COLUMBUS, Ohio (AP) — A federal judge on Friday ended most of his court-ordered monitoring of Ohio's youth prison system while ruling that oversight of mental health services and units for students with behavioral issues must continue.
The decision by Judge Algenon Marbley brings to an end the ongoing court review of numerous issues such as general education, use of force and dental services. It also means many of the problems identified first in a 2004 lawsuit and later in a 2008 court settlement have been addressed successfully.
The ruling is a measure of how much progress has been made over the years, said Alphonse Gerhardstein, a Cincinnati lawyer representing juvenile inmates.
"The overriding message is that a lot has gone right and we'll finish the work up in a cooperative fashion and the kids will be well-served," Gerhardstein said.
Helping the juvenile inmates change their lives is the agency's most important work as it builds a safer Ohio, said Harvey Reed, director of the Department of Youth Services.
"That's why we've worked hard to reform juvenile justice in Ohio to serve the right youth in the right place with the right treatment," he said in a statement.
The system has changed dramatically since the 2004 lawsuit that alleged a culture of violence permeated the state's detention system for juvenile inmates. The Department of Youth Services has shrunk to four facilities, and its population dropped from more than 2,000 to about 600 today. Most youth convicted in the state's juvenile justice system now serve their time in local centers close to family and community support networks.
Those changes have also brought an ongoing challenge for the state: Most of the remaining inmates under state control are older, have been convicted of more serious and violent crimes, and can be harder to rehabilitate.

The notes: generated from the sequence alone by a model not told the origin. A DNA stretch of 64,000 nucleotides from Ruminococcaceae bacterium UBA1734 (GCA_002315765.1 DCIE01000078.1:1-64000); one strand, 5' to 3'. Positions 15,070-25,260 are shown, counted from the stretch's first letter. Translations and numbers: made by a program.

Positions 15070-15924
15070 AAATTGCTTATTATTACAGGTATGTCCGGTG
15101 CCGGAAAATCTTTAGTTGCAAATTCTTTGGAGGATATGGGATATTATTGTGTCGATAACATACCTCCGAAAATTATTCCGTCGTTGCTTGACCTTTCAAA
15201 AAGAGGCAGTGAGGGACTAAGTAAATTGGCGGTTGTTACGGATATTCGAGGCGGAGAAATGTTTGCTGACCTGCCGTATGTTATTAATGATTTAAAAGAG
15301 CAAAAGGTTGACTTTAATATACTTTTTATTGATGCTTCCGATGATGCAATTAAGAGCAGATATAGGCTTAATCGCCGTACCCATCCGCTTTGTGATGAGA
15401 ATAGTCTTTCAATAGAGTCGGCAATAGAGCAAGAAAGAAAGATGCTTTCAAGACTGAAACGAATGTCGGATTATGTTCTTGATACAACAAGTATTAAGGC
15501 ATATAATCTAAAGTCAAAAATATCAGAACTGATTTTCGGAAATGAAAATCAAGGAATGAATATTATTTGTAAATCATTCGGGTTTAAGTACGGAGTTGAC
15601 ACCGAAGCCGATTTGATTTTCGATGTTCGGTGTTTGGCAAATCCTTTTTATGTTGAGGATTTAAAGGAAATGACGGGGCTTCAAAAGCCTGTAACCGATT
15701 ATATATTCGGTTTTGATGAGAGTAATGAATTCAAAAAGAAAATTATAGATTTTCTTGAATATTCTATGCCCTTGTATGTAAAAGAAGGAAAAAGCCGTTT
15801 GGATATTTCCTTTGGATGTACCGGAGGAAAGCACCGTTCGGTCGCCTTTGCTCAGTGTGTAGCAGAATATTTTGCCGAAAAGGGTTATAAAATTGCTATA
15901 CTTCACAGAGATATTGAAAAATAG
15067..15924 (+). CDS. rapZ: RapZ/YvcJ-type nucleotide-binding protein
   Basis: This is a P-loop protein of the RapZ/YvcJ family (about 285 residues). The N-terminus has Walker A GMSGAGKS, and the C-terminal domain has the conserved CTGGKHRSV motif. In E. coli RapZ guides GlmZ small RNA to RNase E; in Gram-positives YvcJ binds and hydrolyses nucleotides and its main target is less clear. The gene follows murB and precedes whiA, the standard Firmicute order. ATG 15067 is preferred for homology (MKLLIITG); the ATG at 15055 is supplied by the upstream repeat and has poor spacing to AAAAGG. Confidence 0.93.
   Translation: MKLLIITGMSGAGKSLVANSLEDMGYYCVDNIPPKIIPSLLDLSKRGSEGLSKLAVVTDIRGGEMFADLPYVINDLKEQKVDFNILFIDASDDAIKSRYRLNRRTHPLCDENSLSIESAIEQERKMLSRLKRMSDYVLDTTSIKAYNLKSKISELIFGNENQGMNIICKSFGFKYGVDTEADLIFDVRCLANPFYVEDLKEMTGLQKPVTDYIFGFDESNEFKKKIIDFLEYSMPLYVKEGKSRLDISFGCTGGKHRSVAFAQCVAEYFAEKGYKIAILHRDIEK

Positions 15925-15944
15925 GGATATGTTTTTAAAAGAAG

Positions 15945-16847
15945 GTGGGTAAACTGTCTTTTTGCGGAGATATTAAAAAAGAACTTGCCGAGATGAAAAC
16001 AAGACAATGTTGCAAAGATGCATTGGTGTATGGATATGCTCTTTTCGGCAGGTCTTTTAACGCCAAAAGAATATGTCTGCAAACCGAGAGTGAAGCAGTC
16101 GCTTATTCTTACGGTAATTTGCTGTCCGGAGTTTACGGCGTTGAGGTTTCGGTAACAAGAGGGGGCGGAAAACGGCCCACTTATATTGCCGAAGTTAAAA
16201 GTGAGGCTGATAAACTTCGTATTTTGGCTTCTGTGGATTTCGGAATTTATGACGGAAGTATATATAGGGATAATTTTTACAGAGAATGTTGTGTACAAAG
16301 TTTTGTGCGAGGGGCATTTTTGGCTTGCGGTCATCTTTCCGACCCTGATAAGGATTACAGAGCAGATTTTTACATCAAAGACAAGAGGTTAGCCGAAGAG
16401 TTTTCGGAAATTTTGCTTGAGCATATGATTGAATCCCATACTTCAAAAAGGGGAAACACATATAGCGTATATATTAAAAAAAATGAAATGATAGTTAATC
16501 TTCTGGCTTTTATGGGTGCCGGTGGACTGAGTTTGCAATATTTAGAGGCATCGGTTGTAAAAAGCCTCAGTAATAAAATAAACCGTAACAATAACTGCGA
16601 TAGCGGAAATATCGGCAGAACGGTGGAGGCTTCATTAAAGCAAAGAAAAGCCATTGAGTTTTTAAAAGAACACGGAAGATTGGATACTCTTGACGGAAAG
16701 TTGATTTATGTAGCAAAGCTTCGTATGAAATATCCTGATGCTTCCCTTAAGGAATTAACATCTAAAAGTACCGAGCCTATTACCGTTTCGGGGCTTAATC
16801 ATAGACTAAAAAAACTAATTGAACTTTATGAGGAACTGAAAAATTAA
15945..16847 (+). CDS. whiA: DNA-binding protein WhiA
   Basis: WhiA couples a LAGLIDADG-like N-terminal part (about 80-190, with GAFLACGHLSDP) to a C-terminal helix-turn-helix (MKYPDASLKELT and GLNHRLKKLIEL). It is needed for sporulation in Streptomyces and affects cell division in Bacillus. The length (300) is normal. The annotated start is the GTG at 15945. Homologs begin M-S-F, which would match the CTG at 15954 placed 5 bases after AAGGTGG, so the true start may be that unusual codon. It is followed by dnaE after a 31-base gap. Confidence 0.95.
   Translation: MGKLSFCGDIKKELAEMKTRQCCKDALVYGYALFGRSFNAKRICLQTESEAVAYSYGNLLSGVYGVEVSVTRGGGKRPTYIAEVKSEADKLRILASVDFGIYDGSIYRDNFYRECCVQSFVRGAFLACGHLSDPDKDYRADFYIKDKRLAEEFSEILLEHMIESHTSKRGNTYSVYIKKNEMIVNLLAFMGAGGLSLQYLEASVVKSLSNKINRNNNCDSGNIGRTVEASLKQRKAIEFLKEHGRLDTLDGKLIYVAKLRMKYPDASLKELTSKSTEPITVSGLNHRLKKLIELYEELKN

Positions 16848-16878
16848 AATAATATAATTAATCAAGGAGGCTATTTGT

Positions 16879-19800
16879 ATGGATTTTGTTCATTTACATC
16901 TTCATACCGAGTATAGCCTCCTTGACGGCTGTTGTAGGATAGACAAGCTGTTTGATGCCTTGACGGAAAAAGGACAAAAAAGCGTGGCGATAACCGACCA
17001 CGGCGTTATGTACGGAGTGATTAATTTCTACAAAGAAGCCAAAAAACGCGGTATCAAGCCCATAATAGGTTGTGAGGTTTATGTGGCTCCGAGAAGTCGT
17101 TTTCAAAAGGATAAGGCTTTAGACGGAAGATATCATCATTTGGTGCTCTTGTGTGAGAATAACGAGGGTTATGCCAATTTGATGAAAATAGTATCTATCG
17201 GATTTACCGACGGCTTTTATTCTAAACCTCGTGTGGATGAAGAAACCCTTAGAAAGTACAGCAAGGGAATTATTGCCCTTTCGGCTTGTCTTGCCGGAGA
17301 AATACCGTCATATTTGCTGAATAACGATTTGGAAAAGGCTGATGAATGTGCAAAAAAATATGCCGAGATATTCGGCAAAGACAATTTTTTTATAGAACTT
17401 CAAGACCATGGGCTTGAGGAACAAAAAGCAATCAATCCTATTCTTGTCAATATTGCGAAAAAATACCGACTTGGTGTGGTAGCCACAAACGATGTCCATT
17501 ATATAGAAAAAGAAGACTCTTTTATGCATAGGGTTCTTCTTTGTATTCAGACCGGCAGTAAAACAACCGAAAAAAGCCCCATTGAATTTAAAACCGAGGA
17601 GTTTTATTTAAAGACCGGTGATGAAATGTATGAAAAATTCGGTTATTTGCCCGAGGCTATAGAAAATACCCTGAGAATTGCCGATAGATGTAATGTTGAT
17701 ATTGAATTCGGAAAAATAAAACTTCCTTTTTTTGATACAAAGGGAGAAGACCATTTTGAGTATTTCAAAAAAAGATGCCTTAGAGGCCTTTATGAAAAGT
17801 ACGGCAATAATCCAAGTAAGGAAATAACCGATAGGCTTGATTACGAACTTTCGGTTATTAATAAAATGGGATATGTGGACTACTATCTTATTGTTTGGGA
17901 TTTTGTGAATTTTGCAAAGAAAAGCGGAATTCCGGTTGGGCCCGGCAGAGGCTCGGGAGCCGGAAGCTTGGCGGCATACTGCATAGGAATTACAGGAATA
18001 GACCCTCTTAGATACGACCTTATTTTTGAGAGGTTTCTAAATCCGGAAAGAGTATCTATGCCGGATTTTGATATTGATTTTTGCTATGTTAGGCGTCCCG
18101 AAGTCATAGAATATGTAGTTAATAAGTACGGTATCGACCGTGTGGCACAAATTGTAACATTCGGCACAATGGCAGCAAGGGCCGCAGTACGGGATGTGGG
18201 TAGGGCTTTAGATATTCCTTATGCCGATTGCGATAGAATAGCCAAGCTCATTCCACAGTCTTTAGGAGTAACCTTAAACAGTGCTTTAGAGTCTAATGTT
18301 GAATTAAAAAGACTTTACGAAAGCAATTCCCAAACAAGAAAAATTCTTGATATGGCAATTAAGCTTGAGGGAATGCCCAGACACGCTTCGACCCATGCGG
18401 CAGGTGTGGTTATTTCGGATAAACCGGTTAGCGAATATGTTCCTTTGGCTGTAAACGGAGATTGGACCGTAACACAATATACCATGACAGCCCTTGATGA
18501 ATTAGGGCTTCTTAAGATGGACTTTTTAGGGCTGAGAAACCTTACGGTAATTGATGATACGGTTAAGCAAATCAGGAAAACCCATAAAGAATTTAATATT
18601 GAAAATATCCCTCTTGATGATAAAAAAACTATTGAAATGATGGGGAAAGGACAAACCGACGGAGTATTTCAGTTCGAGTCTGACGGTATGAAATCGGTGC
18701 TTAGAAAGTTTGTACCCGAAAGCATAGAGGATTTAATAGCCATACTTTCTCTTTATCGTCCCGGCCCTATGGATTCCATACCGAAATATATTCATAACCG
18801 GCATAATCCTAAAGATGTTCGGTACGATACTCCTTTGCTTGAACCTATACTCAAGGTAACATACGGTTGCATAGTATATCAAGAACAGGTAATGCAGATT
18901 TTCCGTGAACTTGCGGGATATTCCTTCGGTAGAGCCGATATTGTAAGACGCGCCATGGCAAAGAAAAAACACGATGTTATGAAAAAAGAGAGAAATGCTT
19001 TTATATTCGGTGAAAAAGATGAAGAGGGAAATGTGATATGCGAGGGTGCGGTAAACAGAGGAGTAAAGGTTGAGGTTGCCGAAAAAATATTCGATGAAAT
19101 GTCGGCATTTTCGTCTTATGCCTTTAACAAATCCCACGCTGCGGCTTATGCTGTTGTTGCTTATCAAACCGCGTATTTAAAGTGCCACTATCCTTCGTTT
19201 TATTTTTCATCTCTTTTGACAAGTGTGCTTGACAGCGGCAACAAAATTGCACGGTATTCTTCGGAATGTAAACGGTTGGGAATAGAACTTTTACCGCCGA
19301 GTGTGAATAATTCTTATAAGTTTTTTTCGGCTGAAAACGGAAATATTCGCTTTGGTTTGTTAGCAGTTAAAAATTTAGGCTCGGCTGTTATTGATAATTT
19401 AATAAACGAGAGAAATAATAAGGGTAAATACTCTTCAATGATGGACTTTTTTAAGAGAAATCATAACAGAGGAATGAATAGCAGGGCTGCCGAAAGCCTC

Marbley's ruling said the state will continue quality assurance monitoring of several areas, including safe living conditions, medical services, special education and investigations of incidents in the juvenile detention centers. Those quality assurance checks are a step down from court-ordered monitoring.
That leaves continued court oversight of mental health services, including the use of psychotropic medications, whether blacks are less likely than whites to be placed in mental health units, suicide prevention and discipline for youth receiving mental health services.
The second area staying under supervision involves units holding youth who demonstrate a persistent inability to safely reside in the general population because of violence against youth or staff.
Some changes to the youth prison system are a model for the nation, an annual report on the system concluded in December, while highlighting continuing problems with gang violence, education classes and medical care.
Youth Services administrators have done commendable work reducing the number of offenders in secure confinement and spreading services for youthful offenders around Ohio, according to the report by the court-appointed monitor.
Andrew Welsh-Huggins can be reached on Twitter at https://twitter.com/awhcolumbus.